I have been increasingly exploring video and audio and incorporating them into my work flow and as a tool for expressing myself. In the last year I’ve made a couple of short mindful-based films exploring specific concepts, linked to my personal identity – namely the sea and my allotment. I’m intending to include some video and audio elements within my project on the sea – potentially voiceover and audio of interview subjects intermingled with video clips and photo imagery.

I also drawn on my art history background in my inspirations and frequently go back to other art mediums both as a means of expression and of influences for photographic works.

For my sea project I have been re-visiting early inspirations such as JMW Turner and CJ Friedrich and the way they evoke emotion and drama and a sense of feeling and movement as well as a stillness in their depictions of the sea as well as the likes of Rothko who can convey and communicate something almost intimate about how a moment feels in his works.

I have recently been exploring polaroid emulsion lifts and may experiment further with this process to add the lifts to other printed photographs as an alternative multiple exposure and collage process as I explore the theme of memories and associations of the sea further.

The reading this week on Eugenics with Borders also sparked an entirely new creative idea to explore – further along the lines of my interest in personal identity and the multi-faceted self. The work of people such as Francis Galton to develop synthetic portraits of criminal archetypes, or later Arthur Batut in relation to family, tribe or race, could be applied to making synthetic portraits of individuals overlaying multiple exposures of a subject expressing different aspects of themselves to the camera to form a ‘composite portrait’ of who they truly are.

Discussing this process by Batut, Fontcuberta states that “to arrive at a sociological truth (the expression of a type) or an ethnological truth (the expression of an ethnic group) it was necessary to resort to a photographic lie: a certain documentary orthodoxy had to be violated. The truth is that photo-synthesis, as a statistical statement, is an abstraction, a monstrosity, something that does not exist in the real world.” (2014: 74)

While the concept of stereotyping and compartmentalising of ‘types’ of people – whether classified by crime, ethnicity, social standing – was the primary concern of the likes of Galton and Batut, something which relies heavily on physical characteristics and ignores individual, social and cultural contexts, influences or considerations, I’m more interested in how the process itself can interrogate our internal worlds as people regardless of ‘type’ but as individuals and where our shared experiences and thoughts overlap or diverge.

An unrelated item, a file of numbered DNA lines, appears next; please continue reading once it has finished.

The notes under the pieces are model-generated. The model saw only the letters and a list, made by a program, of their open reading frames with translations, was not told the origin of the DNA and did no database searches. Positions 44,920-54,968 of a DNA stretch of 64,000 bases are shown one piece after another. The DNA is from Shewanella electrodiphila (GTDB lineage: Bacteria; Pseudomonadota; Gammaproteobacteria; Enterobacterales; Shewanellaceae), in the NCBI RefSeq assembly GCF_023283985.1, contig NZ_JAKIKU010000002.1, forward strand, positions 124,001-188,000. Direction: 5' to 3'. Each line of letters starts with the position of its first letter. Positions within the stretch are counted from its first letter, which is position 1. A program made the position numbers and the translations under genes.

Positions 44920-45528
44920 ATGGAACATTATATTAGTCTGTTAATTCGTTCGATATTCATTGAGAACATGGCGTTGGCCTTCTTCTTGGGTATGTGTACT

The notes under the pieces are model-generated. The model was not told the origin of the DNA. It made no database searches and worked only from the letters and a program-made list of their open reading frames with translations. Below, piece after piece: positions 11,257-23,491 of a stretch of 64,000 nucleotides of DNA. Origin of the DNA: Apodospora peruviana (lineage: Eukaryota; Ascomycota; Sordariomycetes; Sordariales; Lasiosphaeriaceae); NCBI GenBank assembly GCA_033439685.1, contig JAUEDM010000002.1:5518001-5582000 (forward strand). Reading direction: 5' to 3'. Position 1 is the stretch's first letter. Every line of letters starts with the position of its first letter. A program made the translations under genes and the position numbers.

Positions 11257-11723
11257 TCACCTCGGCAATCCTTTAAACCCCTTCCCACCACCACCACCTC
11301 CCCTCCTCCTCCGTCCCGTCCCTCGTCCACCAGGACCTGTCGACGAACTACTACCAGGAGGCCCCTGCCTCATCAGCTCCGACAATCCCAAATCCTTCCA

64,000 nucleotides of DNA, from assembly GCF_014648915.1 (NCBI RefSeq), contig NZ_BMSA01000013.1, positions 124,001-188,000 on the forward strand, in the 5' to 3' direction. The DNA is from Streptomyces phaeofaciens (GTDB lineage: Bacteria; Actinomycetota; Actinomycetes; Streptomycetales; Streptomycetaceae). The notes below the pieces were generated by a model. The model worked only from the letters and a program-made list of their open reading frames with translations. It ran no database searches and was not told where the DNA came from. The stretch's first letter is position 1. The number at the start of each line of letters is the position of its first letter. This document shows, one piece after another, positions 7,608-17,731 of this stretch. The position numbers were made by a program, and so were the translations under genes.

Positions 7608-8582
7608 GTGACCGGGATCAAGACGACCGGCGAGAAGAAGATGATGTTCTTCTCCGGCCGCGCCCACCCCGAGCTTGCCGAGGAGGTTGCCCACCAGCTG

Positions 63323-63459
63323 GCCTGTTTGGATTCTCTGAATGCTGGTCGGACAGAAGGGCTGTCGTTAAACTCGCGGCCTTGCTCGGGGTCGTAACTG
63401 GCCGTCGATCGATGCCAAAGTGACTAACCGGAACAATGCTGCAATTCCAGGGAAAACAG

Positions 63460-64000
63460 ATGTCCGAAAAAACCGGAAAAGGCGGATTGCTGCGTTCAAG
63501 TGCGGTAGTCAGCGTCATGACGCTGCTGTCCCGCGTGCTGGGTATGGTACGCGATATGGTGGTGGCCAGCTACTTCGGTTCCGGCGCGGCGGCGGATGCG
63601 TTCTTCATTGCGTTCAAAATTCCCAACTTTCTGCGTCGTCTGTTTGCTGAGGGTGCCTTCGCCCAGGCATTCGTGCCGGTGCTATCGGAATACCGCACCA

Tentatively titled ‘All the we are’ or ‘All that I am’ I’d like to explore this concept further in a studio portrait context to elaborate on the themes of what we show of ourselves publicly – to different people in different aspects of our lives – and what we feel internally and our internal monologue. This may produce homogenous portraits that show we’re all the same under the skin while at the same time illustrating that we are all the sum total of our parts. Or may provide a window on our internal lives as individuals.

This theme was also echoed in a recent episode of Grayson’s Art Club on Chanel 4 where Grayson Perry had his portrait taken by David Bailey, commenting:

“I always get very anxious when somebody says be yourself because that assumes that we know who we are: we’re just a collection of how other people see us a lot of the time I think.”

Photography often records just a snapshot of a time and place, particularly in relation to portraiture or imagery containing people – how someone felt or presented themselves at the time, how I as a photographer was feeling at the time – a transitory moment. When I used to paint a lot I found myself delving deeper into what feelings and senses I was trying to evoke and convey and try to emulate this in my photography – exploring not just the outer world as it is seen but the inner world of myself and individuals and how we perceive.


FONTCUBERTA, Joan. 2014. Pandora’s Camera. Photogr@phy after Photography. London: Mack.

GRAYSON, Perry. Grayson’s Art Club. Series 2: Episode 1. Channel 4. [TV broadcast]. Available at https://www.channel4.com/programmes/graysons-art-club/episode-guide